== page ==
First Pitch: How Cal Ripken Almost Killed Me, and Maybe Put a Few Baseball Players at Risk Too

I grew up an Orioles fan, and for one reason: Cal Ripken Jr. Well, technically two reasons. While my dad was from Pittsburgh, my mom was from Baltimore. I don’t know why I picked the Penguins and Steelers as my favorite teams, but went with the Orioles. The Ravens weren’t around then, so I didn’t have a choice for a football team. I don’t think I would have picked the Ravens as my favorite football team. I have a soul. As for baseball, I can only think it was due to Ripken, just like how milk was my favorite drink when I was young because of the “Drink Your Milk, Cal” advertisements.

There was one thing I really liked about Ripken, and that was The Streak. The idea that he never took a day off, and played through everything was something I respected. It was also a goal that I always have tried to live up to, and a work ethic that my family pushed as well. I’ve worked from home for several years now, so it’s pretty easy to show up to work when you’re sick in that scenario. That has never stopped me from covering a game when I’ve got a migraine, or covering Spring Training games with a fever and my throat slowly closing up due to what I learned later that evening was a severe case of strep throat.

I bring all of this up because of one question I was thinking about today: why would an athlete play down an injury and keep playing through pain?

This isn’t my question specifically. It’s just a question that is brought up every time there is a story about how an athlete downplayed his injury, didn’t tell the team about it, and potentially risked hurting himself even more. I expected that question to come up today in response to the news that Cole Tucker had surgery to repair a torn UCL in his hand, which is an injury he played through during the 2014 season. I don’t think it was brought up, but I still had the question on my mind.

So I thought about that question. Why would a player play hurt and risk further injury? Then I thought about what I would do, and I thought about my history with the subject. I thought about the last job I had where I had to actually go to a workplace, and how I never called out when I was sick. I thought about how that was due to Cal Ripken, and due to my parents and family, who pushed that kind of work ethic.

Then I thought about how we might just be seeing the end of one era in America and the beginning of another era.

There’s a divide between my age and someone of Tucker’s age. I was in middle school when he was born. I was heading to college when he was starting grade school. I started this site when he was 12 years old, and now I’m covering him as a professional baseball player. And I just successfully made myself feel very old by laying out the age difference.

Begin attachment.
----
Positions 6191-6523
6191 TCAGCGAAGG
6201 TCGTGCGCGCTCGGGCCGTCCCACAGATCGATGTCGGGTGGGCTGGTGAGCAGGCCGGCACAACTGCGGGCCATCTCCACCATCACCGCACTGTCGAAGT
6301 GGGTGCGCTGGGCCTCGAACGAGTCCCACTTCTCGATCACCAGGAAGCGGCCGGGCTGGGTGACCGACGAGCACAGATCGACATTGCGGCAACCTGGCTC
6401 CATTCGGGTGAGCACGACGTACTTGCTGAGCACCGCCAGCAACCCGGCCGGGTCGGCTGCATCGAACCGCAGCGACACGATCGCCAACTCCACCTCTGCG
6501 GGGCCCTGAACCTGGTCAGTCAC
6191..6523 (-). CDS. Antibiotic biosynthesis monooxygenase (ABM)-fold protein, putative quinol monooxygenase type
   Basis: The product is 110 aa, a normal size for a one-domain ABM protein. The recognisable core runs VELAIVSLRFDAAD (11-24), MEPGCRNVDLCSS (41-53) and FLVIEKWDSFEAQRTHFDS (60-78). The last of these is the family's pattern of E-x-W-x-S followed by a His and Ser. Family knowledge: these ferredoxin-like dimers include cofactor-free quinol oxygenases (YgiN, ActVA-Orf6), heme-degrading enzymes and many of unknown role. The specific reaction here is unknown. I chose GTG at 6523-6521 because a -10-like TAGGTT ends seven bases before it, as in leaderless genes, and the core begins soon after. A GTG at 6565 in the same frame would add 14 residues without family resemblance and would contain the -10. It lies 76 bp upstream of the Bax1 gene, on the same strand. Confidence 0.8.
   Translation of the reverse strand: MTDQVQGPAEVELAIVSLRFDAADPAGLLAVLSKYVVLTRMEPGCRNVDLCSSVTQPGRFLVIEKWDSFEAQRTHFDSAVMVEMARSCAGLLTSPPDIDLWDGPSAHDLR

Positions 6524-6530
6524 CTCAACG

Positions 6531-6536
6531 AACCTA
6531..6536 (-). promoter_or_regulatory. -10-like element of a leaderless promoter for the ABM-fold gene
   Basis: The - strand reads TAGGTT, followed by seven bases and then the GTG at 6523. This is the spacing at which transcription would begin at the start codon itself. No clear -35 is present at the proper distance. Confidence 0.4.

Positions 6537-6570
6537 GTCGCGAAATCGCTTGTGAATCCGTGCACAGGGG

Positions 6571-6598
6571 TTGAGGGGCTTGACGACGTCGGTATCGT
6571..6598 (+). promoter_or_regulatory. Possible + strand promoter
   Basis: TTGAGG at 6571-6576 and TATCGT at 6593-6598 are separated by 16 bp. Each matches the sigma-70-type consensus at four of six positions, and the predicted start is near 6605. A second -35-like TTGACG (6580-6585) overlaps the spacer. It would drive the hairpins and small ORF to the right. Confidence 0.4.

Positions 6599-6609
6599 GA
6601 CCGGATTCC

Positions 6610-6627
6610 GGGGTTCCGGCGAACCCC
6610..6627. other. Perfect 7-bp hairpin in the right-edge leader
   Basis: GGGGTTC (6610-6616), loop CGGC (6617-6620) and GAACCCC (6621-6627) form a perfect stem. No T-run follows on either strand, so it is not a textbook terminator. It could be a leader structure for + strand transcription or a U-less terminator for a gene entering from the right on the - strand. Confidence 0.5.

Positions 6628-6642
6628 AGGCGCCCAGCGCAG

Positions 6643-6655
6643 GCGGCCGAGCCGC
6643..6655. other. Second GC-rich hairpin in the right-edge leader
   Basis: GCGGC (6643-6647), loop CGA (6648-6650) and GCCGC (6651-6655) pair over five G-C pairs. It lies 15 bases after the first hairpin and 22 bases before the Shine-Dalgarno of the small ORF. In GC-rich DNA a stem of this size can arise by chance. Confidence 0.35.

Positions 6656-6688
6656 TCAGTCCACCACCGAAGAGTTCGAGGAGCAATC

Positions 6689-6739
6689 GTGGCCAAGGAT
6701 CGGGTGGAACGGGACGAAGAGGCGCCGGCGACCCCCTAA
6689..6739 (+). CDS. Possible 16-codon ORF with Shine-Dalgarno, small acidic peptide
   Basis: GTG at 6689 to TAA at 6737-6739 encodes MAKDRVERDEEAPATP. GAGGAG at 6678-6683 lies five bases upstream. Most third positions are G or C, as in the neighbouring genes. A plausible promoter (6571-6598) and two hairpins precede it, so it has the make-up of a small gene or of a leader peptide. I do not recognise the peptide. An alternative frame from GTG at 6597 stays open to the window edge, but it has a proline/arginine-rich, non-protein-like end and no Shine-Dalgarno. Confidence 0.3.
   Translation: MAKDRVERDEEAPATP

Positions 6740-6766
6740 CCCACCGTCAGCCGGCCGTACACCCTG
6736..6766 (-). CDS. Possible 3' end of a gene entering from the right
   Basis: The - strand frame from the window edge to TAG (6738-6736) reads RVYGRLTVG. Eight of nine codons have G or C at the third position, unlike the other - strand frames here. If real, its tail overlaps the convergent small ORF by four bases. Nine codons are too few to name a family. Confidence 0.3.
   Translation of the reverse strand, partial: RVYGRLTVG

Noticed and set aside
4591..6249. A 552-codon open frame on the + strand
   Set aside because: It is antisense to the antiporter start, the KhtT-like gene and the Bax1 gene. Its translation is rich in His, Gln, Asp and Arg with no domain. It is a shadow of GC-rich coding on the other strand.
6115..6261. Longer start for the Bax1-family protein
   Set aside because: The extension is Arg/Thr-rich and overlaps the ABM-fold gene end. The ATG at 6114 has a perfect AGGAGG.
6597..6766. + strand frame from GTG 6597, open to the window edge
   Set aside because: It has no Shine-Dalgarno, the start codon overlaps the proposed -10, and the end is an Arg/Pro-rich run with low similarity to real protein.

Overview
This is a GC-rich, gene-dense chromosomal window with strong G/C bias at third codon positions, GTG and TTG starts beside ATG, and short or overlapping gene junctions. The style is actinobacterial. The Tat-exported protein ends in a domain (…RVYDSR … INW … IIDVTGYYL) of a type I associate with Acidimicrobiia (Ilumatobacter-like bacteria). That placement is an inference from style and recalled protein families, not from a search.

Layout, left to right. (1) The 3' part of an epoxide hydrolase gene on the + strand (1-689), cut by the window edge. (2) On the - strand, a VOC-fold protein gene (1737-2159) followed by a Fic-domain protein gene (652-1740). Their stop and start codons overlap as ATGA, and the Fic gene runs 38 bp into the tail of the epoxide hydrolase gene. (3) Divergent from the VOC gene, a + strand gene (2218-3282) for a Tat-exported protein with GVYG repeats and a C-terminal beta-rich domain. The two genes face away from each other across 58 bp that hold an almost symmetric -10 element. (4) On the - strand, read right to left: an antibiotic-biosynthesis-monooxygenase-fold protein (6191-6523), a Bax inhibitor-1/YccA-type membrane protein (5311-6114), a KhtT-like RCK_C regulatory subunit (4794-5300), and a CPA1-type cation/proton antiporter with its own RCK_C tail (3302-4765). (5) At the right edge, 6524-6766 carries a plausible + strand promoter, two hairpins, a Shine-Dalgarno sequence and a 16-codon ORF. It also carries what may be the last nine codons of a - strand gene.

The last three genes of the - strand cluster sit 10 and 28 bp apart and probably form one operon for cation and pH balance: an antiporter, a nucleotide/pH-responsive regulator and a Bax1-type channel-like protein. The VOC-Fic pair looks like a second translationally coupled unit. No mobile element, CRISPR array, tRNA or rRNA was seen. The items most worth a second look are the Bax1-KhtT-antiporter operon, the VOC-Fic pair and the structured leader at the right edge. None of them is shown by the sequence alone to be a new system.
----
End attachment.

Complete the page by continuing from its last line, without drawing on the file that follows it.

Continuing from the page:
I don’t know Tucker’s parents. I don’t know if he looked up to Ripken and his worth ethic. But I’d imagine his parents are from the same era as my parents, and that seemed to be an era that was much more strict on work ethic in the form of showing up every day and never calling out sick.

Now we’re entering an era where it’s not only acceptable to take a day off, but it’s encouraged. The occasional break or vacation is seen as something that keeps you fresh and more productive during the times that you are working. In short, it’s about quality of work and not quantity of work days. It’s also about getting back to 100 percent much faster by taking time to recover, rather than risking further injury.

Thinking back to my strep throat incident, I went to the urgent care center because I was sitting on my couch and couldn’t even swallow my own saliva. It got to that point because I spent the entire day watching baseball, snapping Instagram pics, and writing articles. And I did that while sick because I grew up thinking that you had to show up for work every day, no matter what. Basically, Cal Ripken almost killed me. (Total sarcasm there, as that incident didn’t stop me from geeking out when I saw him in the PNC press box later that year during the playoffs.) The same kind of mindset for an athlete could also lead to further injuries or more serious injuries when those athletes show up to play while injured.

Baseball has always mirrored American history and values. This is another example. You used to see pitchers throwing every three or four days. You had position players playing 162 games per year. Now you see some of the best players getting scheduled days off when they’re totally healthy, just to keep them fresh for when they do play. You see pitchers throwing every five days, and getting their innings limited in the process. You see relievers in specialized roles, and limited to one inning per night, and no more than three days of work in a row.

We’ve seen a shift in the work force, and I don’t think that’s just in baseball. It used to be that you came to work every day, all year, no matter what. Now it is recognized that a break makes you more productive when you’re at work, and that sometimes you shouldn’t “play through the pain.” It’s not showing up everyday that leads to production. It’s being fresh when you are working that leads to productivity.